But wait! Worse than this front-office insurrection, the federal government itself may well bring charges against one or more members of the St. Louis Cardinals staff, nabbed for hacking into the secret files of the Houston Astros. Hacking! Baseball! Like Russians and Chinese. Oh my.

And this has what to do with advanced statistics in any way? Advanced statistics or numbers had no impact on the Cardinals choosing to hack the Astros computer. The Cardinals may have been after information about trades and what the Astros thought about certain players, but if advanced statistics or WAR (the favorite advanced statistic for the anti-stats crowd to pick on because it's the easiest to spell) didn't exist then the Cardinals still would have hacked the Astros' files.

Why must Frank Deford forget about the human element in all of this? These are humans making decisions, not computers or robots who made the decision for the Cardinals. Fans of old-school statistics should never forget the human element of decision-making!

It makes deflating a few footballs look like child's play,

The Cardinals hacking the Astros also has as much to do with advanced statistics in baseball as deflating footballs does.

and it makes baseball the darkest statistical art, even more the place for sexy metrics.

Deford is working under the uninformed assumption that the use of advanced statistics is a dark art that takes place secretly in a basement or somewhere out of the view of the sun and prying eyes. Every MLB team has a person or two (perhaps even an entire department) who deal with statistics and how to use these statistics in the process of evaluating baseball players and improving a team's performance. It shows just how uninformed Deford is that he doesn't know the Sabermeteric explosion is over. Advanced stats are now a part of the game, but because he chooses to ignore those things he doesn't like and prefers to base his opinion on limited knowledge, he thinks advanced metrics are a "dark" part of baseball.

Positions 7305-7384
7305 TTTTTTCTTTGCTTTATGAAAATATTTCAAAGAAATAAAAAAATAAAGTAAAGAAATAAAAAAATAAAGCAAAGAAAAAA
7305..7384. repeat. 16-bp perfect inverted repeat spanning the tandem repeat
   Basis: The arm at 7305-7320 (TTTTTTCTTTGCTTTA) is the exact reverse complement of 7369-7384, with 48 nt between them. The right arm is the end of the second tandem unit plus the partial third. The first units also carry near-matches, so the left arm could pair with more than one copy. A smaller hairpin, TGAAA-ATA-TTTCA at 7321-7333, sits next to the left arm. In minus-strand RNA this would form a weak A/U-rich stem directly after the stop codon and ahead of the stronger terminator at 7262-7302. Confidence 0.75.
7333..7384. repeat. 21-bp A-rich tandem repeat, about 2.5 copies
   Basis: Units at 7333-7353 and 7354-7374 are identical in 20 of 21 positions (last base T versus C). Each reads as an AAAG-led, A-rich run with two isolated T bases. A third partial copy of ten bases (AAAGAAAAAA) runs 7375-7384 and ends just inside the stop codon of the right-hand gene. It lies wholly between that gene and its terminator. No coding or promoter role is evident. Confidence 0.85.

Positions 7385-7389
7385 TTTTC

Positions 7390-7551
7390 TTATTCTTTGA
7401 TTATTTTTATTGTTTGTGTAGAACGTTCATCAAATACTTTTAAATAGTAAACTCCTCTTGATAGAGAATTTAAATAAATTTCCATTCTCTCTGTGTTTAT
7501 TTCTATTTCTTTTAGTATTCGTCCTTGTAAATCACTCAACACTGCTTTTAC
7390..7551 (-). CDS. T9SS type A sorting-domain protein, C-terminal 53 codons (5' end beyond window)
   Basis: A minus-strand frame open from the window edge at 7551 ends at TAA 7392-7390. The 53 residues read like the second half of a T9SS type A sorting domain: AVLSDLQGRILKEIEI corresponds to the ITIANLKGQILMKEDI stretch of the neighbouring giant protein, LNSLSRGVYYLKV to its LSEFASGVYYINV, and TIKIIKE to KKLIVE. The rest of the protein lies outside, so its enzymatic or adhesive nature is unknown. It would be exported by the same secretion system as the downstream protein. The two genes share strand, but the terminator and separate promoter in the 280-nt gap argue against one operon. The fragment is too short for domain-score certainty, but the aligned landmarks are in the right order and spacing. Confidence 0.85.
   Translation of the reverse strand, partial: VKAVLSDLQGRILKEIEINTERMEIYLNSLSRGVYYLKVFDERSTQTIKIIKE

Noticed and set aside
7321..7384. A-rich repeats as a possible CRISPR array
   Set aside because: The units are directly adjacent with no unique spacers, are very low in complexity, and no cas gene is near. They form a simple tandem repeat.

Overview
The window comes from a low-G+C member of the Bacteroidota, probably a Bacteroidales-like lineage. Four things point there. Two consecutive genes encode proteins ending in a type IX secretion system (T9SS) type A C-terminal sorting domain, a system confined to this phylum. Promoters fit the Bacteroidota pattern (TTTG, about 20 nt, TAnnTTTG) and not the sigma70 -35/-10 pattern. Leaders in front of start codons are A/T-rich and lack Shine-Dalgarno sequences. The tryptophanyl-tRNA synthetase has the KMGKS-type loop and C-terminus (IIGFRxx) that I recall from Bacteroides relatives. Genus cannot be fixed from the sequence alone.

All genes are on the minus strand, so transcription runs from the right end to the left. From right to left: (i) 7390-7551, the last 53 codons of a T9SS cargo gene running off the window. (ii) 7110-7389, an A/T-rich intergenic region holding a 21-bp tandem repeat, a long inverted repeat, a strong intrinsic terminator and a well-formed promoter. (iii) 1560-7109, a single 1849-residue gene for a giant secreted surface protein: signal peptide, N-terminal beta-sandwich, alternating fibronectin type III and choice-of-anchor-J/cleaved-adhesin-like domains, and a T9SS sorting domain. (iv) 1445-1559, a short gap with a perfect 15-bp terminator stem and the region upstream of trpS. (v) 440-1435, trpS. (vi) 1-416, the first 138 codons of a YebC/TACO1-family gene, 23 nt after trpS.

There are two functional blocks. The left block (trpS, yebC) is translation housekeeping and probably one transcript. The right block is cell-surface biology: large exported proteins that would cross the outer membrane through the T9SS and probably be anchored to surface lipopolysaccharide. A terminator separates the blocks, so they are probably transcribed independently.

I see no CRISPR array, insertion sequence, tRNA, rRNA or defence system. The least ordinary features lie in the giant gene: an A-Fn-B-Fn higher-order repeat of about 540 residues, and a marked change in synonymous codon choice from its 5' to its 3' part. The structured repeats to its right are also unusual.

Deford was great at one time, but statistically, sportswriters tend to slow down over time. I think he's past that point now.


Snarf said...

It amazes me that sportswriters can be so determined to not understand advanced statistics and how teams use them. Presumably Frank Deford could call teams up and get some sort of access to see/better understand how some teams analyze/employ advanced stats. This is something I would love to do just for fun as a big baseball fan, so it irks me that he waves his ignorance proudly as a flag like this.

Chris said...

I wish they would Snarf but with most of these writers they have already made their minds up about their opinion and to them they are always right, statistics be damned. That might also be a nightmare if someone like Deford got that kind of access from teams because even then I can still imagine him finding something to complain about statistics.